Imhotep: The True Father of Medicine

Imhotep, Father of Medicine
Imhotep, Father of Medicine

Everyone in the field of medicine knows about the hippocratic oath. The Hippocratic Oath is an oath traditionally taken by physicians pertaining to the ethical practice of medicine. It is widely believed that it was written by a man named Hippocrates, the “father of medicine”, or by one of his students. It is believed he lived around 460 B.C.- 370 B.C. However, after taking another look at history some are of the opinion that the title bestowed upon this man is very misleading. Records show that a man by the name of Imhotep was treating ill patients with modern techniques many generations before Hippocrates appearance in history.

Imhotep, not Hippocrates is the first physician known by name in written history. Imhotep lived during the Third Dynasty at the court of King Zoser. Imhotep was a known scribe, chief lector, priest, architect, astronomer and magician (medicine and magic fell under this category). For 3000 years he was worshipped as a god in Greece and Rome. When the Greeks conquered Egypt they recognized his contributions and adopted his methodologies in their medicine, and continued to build temples to him.

Hippocrates was an ancient Greek physician in the Age of Pericles, considered one of the most outstanding figures in the history of medicine. He is often referred to as "The Father of Medicine” in recognition of his lasting contributions to the field as the founder of the Hippocratic school of medicine. This school revolutionized medicine in ancient Greece, establishing it as a discipline distinct from other fields that it had traditionally been associated with (notably theurgy—the practice of rituals, sometimes seen as magical in nature and philosophy) and making a profession of it. It is significant that in a time of superstition, Hippocrates taught that diseases came from natural causes. He had observed many patients and carefully recorded their symptoms and the way their illnesses developed. He would look at the color of the skin, and how the eyes looked. He would look for fevers and chills. He described many illnesses including pneumonia, tetanus, tuberculosis, arthritis, mumps, and malaria.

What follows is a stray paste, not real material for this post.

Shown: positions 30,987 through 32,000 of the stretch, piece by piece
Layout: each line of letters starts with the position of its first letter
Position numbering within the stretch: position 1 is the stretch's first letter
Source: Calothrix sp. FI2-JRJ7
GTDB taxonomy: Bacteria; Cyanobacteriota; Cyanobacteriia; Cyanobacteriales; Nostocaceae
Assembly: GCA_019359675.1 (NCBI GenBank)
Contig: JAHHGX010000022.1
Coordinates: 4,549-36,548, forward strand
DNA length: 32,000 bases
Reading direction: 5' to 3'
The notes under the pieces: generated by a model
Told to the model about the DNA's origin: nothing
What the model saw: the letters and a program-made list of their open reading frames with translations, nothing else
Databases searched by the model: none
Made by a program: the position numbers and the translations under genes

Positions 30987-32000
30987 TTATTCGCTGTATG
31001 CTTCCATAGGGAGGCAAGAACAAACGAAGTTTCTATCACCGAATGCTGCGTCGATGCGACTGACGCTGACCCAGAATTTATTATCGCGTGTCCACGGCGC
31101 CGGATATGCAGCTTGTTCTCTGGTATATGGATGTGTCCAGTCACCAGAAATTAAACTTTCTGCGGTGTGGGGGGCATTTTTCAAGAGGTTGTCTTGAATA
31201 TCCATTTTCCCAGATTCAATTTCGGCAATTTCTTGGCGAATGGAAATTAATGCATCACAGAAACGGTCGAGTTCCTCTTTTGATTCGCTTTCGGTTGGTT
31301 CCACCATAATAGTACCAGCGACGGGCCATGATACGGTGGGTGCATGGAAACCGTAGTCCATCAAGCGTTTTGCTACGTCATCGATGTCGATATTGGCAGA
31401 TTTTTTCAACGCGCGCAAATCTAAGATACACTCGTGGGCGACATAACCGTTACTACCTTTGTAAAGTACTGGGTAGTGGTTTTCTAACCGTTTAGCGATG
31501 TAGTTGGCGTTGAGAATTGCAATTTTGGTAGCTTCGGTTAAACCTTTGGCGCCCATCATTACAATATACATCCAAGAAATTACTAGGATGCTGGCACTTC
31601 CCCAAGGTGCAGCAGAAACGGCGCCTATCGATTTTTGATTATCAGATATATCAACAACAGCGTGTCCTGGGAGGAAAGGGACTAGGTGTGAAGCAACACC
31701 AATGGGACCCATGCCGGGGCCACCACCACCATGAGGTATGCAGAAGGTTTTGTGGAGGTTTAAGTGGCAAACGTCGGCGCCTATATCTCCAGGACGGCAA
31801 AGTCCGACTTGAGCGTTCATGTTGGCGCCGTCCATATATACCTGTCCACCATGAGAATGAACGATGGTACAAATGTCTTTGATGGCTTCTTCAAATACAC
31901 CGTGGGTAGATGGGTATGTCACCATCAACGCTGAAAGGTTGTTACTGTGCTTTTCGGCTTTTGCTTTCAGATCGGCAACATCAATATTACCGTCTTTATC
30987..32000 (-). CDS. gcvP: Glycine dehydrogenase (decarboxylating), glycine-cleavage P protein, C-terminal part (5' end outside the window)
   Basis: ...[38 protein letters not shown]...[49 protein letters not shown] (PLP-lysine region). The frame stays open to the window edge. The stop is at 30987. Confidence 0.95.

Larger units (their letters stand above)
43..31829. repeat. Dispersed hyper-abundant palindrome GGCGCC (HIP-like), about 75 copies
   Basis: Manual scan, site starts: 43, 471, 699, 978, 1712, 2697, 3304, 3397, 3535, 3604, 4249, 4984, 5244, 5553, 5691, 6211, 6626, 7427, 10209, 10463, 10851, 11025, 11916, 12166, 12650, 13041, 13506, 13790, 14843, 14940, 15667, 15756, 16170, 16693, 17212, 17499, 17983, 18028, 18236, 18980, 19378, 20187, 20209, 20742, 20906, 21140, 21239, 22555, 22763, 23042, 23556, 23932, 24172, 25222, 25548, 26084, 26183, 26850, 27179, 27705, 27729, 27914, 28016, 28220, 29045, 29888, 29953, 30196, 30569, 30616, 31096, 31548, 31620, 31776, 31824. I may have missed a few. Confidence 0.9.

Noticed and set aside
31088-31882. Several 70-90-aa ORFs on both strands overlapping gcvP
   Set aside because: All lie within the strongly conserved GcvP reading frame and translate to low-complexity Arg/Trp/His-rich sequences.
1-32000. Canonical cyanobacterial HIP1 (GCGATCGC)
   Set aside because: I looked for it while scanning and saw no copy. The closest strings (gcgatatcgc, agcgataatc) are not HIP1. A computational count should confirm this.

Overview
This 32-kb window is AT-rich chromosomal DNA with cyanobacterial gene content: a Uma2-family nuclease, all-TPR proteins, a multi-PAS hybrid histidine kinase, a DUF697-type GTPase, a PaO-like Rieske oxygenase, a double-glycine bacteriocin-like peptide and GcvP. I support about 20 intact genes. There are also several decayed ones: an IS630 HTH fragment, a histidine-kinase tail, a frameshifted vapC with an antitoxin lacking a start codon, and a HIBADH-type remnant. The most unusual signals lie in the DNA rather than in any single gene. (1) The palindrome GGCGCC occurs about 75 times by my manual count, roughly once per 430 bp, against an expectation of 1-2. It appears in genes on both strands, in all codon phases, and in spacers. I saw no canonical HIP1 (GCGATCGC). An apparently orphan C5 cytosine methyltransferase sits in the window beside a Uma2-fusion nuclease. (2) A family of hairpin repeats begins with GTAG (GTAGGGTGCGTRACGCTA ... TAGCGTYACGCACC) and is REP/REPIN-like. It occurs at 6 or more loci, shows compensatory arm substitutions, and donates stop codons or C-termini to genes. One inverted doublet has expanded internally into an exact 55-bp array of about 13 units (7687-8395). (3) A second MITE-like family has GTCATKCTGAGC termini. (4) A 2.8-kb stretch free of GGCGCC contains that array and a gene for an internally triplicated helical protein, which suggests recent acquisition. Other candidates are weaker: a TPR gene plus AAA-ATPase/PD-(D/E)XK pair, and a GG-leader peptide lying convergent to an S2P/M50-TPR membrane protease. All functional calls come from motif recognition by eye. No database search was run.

While Hippocrates’ accomplishments were remarkable, Sir William Osler said it was Imhotep who was the real Father of Medicine, "the first figure of a physician to stand out clearly from the mists of antiquity." Historical evidence seems to support this statement. Imhotep diagnosed and treated over 200 diseases, 15 diseases of the abdomen, 11 of the bladder, 10 of the rectum, 29 of the eyes, and 18 of the skin, hair, nails and tongue. Specifically Imhotep treated tuberculosis, gallstones, appendicitis, gout and arthritis. He also performed surgery and practiced some dentistry. Imhotep extracted medicine from plants. He also knew the position and function of the vital organs and circulation of the blood system.

The Encyclopedia Britannica says, "The evidence afforded by Egyptian and Greek texts support the view that Imhotep's reputation was respected in early times...His prestige increased with the lapse of centuries and his temples in Greek times were the centers of medical teachings."

It is therefore inaccurate to call Hippocrates who lived approximately 400 years before the common era the “the father of medicine” when Imhotep, who lived approximately 2600 years before him, practiced a type of science and medicine that was just as remarkable.

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